'Kherson is my home': Ukrainian soldiers welcomed as heroes in liberated city after Russian retreat

ITV News Global Security Editor Rohit Kachroo was among the first journalists in Kherson city after Russia's withdrawal.'It felt like life had suddenly been pulled back into the streets,' he said.

Ukrainian soldiers have been welcomed as heroes in the southern city of Kherson, following the withdrawal of Russian forces to the opposing side of the Dnieper River.

On Saturday, ITV News witnessed firsthand as Ukrainian soldiers were swarmed by residents asking for selfies and autographs.

In Kherson's central square, thousands gathered to celebrate the city's liberation, after Russian forces had occupied it since March.

Groups of people, many of whom were draped in the yellow and blue colours of Ukraine's national flag, rejoiced in song and waved flags.

One woman told ITV News: "This is my home, Kherson is my home. She added: "Kherson is Ukraine."

Meanwhile, as the celebrations continued on the streets, ITV News Global Security Editor Rohi Kachroo was shown around a building, in which Sergei and his friend Mykolai - both Ukrainian soldiers - were detained by Russian police for part of Kherson's occupation.

He described how the duo shared a basement cell, where they were forced to endure cold showers in the dark.

Russia announced its forces had withdrawn from Kherson city on Friday, with the Kremlin saying that Henichesk - a city on the Azov Sea 200 kilometres southeast of Kherson - would now serve as the region’s "temporary capital".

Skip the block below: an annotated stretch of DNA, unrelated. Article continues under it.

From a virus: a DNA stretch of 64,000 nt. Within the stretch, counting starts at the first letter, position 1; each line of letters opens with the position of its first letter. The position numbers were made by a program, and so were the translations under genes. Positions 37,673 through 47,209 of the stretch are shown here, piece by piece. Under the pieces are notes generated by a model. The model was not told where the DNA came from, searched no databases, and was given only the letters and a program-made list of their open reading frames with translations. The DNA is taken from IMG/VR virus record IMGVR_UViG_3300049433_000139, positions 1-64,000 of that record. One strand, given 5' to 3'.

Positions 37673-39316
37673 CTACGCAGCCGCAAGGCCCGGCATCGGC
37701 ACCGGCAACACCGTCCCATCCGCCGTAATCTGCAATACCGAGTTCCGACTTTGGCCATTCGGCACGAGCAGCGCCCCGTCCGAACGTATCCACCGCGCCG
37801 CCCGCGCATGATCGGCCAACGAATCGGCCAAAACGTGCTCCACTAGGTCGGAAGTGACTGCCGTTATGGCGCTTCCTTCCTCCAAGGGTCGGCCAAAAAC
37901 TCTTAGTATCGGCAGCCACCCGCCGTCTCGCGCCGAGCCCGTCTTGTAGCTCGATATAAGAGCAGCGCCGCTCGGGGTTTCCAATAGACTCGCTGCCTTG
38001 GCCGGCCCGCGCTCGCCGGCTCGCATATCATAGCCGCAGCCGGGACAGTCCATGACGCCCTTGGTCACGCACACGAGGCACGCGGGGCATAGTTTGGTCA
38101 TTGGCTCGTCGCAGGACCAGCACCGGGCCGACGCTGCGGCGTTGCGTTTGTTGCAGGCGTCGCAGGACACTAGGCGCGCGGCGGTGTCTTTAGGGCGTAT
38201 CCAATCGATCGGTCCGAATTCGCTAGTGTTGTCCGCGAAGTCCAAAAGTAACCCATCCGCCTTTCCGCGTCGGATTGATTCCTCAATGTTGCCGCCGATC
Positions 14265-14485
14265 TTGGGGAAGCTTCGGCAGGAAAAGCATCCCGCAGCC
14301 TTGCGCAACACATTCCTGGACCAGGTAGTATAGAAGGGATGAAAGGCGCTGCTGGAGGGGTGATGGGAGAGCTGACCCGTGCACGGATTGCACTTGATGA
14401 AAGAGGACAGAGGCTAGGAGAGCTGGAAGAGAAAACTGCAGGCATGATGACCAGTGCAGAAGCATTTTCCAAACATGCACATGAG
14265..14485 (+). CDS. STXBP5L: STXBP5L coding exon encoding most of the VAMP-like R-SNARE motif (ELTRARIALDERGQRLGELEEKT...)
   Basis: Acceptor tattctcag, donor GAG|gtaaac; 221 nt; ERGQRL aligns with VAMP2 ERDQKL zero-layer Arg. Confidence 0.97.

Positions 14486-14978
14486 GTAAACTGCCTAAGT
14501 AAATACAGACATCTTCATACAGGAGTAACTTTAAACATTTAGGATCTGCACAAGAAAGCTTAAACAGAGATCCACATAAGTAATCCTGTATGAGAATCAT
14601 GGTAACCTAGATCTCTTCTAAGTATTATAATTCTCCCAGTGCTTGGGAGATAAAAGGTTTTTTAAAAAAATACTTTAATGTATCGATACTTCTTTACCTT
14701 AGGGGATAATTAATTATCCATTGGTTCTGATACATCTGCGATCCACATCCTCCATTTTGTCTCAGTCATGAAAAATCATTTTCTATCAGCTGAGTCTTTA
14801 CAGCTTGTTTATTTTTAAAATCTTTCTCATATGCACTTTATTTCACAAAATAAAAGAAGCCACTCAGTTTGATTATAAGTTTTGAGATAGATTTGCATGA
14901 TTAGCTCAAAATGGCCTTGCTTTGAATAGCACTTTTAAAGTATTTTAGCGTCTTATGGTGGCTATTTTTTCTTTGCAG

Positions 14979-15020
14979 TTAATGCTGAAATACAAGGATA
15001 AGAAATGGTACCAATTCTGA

Meanwhile, Ukraine's military said it was overseeing "stabilisation measures" around the city to make sure it was safe.

The national police chief of Ukraine, Ihor Klymenko, said on Facebook that about 200 officers were at work in Kherson, setting up checkpoints and documenting evidence of possible war crimes.

'This is my home, Kherson is my home'

Police teams were also working to identify and neutralise unexploded ordnance, while one sapper was wounded as they de-mined an administrative building, Mr Klymenko said.

Moscow's retreat from Kherson city comes six weeks after Russian President Vladimir Putin illegally annexed the Kherson region and three other provinces in southern and eastern Ukraine.

The Kremlin has claimed the territories as its own despite the annexations representing a breach of international law.

Although the city has now been liberated, an advisor to the mayor of Kherson has described the situation there as "a humanitarian catastrophe".

Roman Holovnya said the city's remaining residents lacked water, medicine and food, while key basics like bread went unbaked because a lack of electricity.

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